UAMS Celebrates Achievements of Graduating Physician Assistants

By Yavonda Chase

For the Class of 2018, it required more than 58 exams (not including quizzes), more than 2,240 hours of patient care on clinical rotations, 48 hours of labs, at least 30 hours of service learning, 30 hours of interprofessional education at the 12th Street Health & Wellness Center, a capstone project and more —as they earned 128 credit hours in just 28 months.

Edward Williams, M.P.A.S., P.A.-C, chair of the Department of Physician Assistant Studies, praised the PA Class of 2018 for their dedication during the Aug. 24 Valediction Ceremony.

Edward Williams, M.P.A.S., P.A.-C, chair of the Department of Physician Assistant Studies, praised the PA Class of 2018 for their dedication during the Aug. 24 Valediction Ceremony.

“They met all of those challenges, and they met them with professionalism and drive,” said Edward Williams, M.P.A.S., P.A.-C, chair of the Department of Physician Assistant Studies in the College of Health Professions and director of the PA program, as he kicked off the Aug. 24 Valediction Ceremony at the Arkansas Repertory Theatre in Little Rock.

For the 36 students in the Class of 2018, the ceremony was the final piece of their education. After that, they are eligible to sit for their national board exams and find jobs as physician assistants. But for one final moment, the classmates were together to celebrate their academic achievements.

Susan Long, Ed.D., dean of the College of Health Professions, reminded the graduates that as physician assistants, they are also allied health professionals who are joining a workforce 5 million strong.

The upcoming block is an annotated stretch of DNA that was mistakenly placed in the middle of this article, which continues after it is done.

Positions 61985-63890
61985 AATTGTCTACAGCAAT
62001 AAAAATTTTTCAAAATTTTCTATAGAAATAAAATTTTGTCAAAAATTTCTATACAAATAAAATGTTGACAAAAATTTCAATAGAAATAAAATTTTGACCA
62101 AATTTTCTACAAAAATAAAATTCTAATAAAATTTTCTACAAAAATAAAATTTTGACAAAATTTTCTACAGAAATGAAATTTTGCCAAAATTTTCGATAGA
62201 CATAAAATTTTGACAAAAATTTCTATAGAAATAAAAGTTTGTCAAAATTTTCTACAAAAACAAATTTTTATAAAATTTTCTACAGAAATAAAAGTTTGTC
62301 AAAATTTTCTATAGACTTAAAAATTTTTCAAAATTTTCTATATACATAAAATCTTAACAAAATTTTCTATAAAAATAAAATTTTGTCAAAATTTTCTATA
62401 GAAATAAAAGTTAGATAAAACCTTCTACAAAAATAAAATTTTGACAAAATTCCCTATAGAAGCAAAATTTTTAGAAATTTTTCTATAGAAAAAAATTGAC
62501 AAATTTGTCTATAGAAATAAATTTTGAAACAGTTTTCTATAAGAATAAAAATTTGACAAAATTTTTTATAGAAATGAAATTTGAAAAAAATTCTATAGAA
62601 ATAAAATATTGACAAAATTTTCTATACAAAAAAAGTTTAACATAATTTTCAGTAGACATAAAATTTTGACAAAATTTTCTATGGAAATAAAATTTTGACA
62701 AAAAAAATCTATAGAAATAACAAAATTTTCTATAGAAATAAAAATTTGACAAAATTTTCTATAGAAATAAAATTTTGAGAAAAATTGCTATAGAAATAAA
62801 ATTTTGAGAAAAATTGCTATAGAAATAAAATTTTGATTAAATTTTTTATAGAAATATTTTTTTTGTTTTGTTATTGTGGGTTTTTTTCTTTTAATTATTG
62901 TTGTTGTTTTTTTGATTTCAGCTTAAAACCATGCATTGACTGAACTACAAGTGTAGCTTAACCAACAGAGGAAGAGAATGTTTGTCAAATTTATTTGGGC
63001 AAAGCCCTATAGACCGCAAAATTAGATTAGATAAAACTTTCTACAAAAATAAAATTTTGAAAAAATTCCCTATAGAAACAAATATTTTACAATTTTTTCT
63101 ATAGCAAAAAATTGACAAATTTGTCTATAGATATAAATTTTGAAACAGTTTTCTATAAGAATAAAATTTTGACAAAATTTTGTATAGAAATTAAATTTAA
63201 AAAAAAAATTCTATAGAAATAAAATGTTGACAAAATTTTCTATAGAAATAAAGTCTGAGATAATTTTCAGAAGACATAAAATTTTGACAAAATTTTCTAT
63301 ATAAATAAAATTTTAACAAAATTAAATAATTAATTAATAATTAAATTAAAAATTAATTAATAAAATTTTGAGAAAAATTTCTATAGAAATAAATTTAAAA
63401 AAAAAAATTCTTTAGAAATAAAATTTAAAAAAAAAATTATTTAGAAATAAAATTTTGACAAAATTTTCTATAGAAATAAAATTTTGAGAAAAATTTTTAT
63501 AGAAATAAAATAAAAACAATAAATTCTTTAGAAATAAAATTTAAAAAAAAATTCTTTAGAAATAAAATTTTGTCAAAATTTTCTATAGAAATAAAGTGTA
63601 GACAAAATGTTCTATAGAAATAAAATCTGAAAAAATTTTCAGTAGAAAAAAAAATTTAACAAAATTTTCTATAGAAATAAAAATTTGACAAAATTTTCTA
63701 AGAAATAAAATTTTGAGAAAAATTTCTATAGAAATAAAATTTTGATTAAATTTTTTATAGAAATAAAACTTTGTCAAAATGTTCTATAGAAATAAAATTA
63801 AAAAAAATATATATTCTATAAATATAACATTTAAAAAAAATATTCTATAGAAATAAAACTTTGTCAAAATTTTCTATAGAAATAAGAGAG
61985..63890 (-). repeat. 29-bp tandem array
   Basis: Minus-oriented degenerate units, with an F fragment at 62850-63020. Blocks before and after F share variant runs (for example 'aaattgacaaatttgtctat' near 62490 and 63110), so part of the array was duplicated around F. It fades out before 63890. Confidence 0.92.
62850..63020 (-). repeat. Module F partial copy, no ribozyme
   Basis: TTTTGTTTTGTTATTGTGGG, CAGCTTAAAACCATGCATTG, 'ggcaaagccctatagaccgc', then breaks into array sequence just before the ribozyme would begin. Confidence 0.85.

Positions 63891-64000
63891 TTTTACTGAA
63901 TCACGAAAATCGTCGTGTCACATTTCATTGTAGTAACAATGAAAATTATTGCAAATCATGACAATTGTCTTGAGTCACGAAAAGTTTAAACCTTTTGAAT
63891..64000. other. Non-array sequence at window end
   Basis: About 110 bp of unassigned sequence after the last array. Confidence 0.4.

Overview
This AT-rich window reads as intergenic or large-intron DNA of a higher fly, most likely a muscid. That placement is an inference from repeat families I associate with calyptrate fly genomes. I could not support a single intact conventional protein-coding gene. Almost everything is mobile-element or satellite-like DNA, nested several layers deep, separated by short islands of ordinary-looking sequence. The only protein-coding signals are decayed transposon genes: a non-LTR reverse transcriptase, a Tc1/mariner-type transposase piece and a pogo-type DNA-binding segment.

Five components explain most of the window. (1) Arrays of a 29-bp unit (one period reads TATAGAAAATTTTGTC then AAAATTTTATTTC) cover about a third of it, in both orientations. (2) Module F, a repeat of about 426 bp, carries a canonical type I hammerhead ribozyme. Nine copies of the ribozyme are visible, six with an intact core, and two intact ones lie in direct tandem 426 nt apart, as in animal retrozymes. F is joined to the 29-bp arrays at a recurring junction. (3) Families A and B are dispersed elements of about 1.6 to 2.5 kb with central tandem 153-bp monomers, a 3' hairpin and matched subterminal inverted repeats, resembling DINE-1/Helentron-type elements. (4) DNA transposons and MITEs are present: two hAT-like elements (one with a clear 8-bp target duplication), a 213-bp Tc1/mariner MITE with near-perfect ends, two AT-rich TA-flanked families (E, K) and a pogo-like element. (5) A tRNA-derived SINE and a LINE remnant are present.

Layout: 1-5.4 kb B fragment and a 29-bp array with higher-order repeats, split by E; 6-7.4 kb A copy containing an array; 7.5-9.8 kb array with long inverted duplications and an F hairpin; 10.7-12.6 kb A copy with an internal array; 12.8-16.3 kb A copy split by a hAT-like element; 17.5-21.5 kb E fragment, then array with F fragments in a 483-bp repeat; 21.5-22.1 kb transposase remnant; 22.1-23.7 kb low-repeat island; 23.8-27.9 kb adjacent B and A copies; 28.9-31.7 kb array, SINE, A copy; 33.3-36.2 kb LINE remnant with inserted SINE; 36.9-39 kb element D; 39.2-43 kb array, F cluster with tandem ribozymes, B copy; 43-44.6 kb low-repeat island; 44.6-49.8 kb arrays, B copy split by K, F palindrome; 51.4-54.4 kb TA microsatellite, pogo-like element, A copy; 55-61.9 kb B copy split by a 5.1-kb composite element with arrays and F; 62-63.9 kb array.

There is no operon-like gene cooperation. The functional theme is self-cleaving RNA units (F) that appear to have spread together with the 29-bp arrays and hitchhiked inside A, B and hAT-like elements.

“Allied health professionals are important to health care because of demand and cost,” said Long. “We can provide MORE care at a lower cost. For every physician in the United States, we need about eight allied health workers to provide care to patients.”

Class President Ada Sochanska urged her classmates to make the world better.

“People assume to make a difference in the world, you need to impact millions,” she said. “But that’s not true. You only have to reach out to one to make this place brighter.”

The 36 graduates of the PA Class of 2018 are now eligible to sit for their national board exams.

The 36 graduates of the PA Class of 2018 are now eligible to sit for their national board exams.

The graduates selected Kumar Patel, M.P.A.S, P.A.-C, a member of the UAMS PA Class of 2015, as their keynote speaker. He shared examples from his first days on the job to remind them to have reasonable expectations when they start their clinical careers.

“You won’t necessarily be the best clinician coming out of PA school on your first day, your first week or the first months you’ll be working. But eventually, you’ll have that deep sigh, and you’ll say to yourself, ‘I think I’ve got this.’”

Following Patel’s speech, Tiffany Huitt, Ph.D., associate program director and director of research, presented the graduates. Williams and Amber Teigen, M.M.Sc., P.A.-C, director of didactic education, helped each graduate into a long white coat, symbolizing the start of the clinical careers.

Several students and faculty members were also honored during the ceremony. Melissa Clark, Pharm.D., M.P.H. presented student awards to four graduates.

They were:

  • Academic Excellence — Tyler Childs
  • Humanitarian Spirit — Carson York
  • Broad Spectrum — Seth Eiland
  • Faculty Gold Key — Ada Sochanska

Then it was the students turn to recognize their educators. Christina Haigwood, Tien Nguyen and Eiland recognized the following faculty members:

  • Didactic Instructor of the Year — Chris Davis, P.A.-C
  • Clinical Instructor of the Year — Alicia Leverette, P.A.-C
  • Faculty Teacher of the Year — Tiffany Huitt, Ph.D.